Travel Council’s new ‘movement’: Do it like a Local

Moab Area Travel Council Executive Director Elaine Gizler holds a mug emblazoned with “Do it like a Local.” The council launches the campaign July 1. Photo by Doug McMurdo

The next Moab Area Travel Council campaign set to launch July 1 isn’t focused on drawing tourists to southeastern Utah – the goal this time around is to “Do it like a Local,” and as the name suggests – locals will be asked to play the leading role.

“This isn’t an ad campaign,” said Elaine Gizler, the travel council’s executive director. “This is a movement. This is a movement to educate tourists on how to respect the land, and our locals know how better than anyone.”

Gizler said between $200,000 and $250,000 will be spent on the movement this year and another $300,000 is earmarked for 2020. Gizler said there will be a digital campaign – – as well as a physical campaign with street banners and “lots of swag” that will be available at Swanny Park on Independence Day, where the council will have a booth to promote the effort.

Residents will be interviewed for input.

Moab, she said, is one of the first cities in the country to mount the movement. “We want people to understand this isn’t just a tagline,” she said. “We’re serious about how we would like them to treat our public lands. To do that we need to reach out to locals, land agencies and key community members about what they would like to see.”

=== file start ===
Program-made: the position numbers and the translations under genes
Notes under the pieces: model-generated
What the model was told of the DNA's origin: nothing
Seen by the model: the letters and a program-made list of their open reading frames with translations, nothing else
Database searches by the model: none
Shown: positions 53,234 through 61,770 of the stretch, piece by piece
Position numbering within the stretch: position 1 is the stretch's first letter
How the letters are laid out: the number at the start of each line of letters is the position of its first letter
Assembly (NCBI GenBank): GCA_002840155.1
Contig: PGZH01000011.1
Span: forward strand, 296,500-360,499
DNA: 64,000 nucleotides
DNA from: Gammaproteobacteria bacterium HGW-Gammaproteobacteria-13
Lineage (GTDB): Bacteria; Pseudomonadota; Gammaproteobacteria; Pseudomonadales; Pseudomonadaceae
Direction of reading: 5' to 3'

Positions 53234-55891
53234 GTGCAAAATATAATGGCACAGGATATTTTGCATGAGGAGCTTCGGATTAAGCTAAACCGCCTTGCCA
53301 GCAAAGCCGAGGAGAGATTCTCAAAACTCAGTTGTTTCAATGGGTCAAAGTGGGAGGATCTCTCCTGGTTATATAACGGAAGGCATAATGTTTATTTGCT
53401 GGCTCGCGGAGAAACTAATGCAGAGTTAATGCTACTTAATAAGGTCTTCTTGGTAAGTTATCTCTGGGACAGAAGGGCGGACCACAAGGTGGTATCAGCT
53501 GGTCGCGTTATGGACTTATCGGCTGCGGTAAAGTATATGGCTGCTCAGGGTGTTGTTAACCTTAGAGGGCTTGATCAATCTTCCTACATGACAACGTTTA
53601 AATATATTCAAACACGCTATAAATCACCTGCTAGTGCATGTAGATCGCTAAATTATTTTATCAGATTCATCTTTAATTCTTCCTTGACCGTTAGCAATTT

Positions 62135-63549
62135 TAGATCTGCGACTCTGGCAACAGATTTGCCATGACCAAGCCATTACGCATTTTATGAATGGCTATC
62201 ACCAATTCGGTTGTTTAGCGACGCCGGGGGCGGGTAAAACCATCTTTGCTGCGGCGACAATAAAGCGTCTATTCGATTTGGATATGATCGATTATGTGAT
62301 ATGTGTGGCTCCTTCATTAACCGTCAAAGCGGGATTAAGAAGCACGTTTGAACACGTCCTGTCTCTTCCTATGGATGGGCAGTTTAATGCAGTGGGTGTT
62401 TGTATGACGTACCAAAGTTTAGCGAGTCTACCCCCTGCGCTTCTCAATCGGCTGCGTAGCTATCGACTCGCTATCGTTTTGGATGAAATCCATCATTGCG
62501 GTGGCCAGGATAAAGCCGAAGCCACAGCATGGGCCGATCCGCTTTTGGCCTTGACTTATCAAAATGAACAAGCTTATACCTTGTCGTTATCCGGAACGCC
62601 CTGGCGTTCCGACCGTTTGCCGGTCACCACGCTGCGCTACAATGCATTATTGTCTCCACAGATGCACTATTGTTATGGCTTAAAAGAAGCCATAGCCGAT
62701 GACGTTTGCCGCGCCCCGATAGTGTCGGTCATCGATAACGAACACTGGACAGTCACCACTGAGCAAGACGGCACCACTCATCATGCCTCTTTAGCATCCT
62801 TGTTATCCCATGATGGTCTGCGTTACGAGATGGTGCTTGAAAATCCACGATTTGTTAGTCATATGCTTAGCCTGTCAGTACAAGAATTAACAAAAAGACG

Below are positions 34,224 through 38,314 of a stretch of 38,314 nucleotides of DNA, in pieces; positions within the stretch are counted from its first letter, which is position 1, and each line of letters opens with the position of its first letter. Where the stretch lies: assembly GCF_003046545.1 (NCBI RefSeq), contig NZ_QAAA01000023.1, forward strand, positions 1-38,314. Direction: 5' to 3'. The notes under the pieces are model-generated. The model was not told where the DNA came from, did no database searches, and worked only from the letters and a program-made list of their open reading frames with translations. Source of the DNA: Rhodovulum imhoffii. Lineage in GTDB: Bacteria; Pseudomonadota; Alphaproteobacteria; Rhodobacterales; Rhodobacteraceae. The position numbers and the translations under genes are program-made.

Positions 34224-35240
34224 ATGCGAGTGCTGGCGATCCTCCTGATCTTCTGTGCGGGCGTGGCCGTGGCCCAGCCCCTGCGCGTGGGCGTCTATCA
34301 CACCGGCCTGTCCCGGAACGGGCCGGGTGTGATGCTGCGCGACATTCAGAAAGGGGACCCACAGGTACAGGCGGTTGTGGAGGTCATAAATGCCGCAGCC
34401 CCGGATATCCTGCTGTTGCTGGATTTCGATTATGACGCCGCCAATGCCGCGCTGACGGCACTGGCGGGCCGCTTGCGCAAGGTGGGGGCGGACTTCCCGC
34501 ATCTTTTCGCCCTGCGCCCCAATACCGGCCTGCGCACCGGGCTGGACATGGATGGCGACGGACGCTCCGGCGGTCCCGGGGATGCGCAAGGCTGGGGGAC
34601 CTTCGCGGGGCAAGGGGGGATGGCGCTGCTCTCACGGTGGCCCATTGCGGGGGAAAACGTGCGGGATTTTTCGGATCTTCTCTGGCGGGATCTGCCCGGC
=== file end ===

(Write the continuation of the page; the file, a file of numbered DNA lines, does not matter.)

Marketing materials, including a trail guide with educational material, presented by Gizler at a recent Moab Chamber of Commerce luncheon. Photo by Carter Pape

While the travel council has made significant inroads in its efforts to educate tourists on Leave no Trace minimum impact principles, such as packing out what is packed in, carrying portable toilets, and staying on the trail and off the vegetation, the agency hopes to ratchet it up with Do it like a Local.

“If this takes off and you can get the county to rally around the movement, it would really show that we’re doing this to benefit public lands and the county,” said Gizler, adding it would eventually enhance the visitor experience.

But first, locals have to weigh in with “what they would like to tell a visitor,” said Gizler before adding with a slight smile, “Hopefully, we’ll get an answer about caring for public lands.”

Acutely aware of the negative viewpoint many residents have regarding Moab’s booming tourism economy, Gizler thinks Do it like a Local could help locals take a more involved, proactive approach that could lead to a positive outcome for both visitors and residents.

Here’s how Love Communications, the travel council’s media firm of record, explains Do it like a Local: “The core idea is that Moab locals know what’s best: They know the best hiking trails. They know the best biking trails. They know the best stretches of the river. They know the best places to eat. They know everything about Moab – which means they also know what’s best in regard to the proper care for Moab and the natural environment that surrounds it.

So be smart. Be informed. Be courteous. Be a good steward.”

“I hope the movement really becomes meaningful,” Gizler said. “We should remind people to stay on the trail. Peer pressure works. Tell them, ‘You’re not really protecting what’s here.’ Put the people in charge. But those same people have to support the movement.”

Gizler said traveling websites Trip Advisor and Adara have agreed to support the effort both online and financially. “It’s that important,” she said.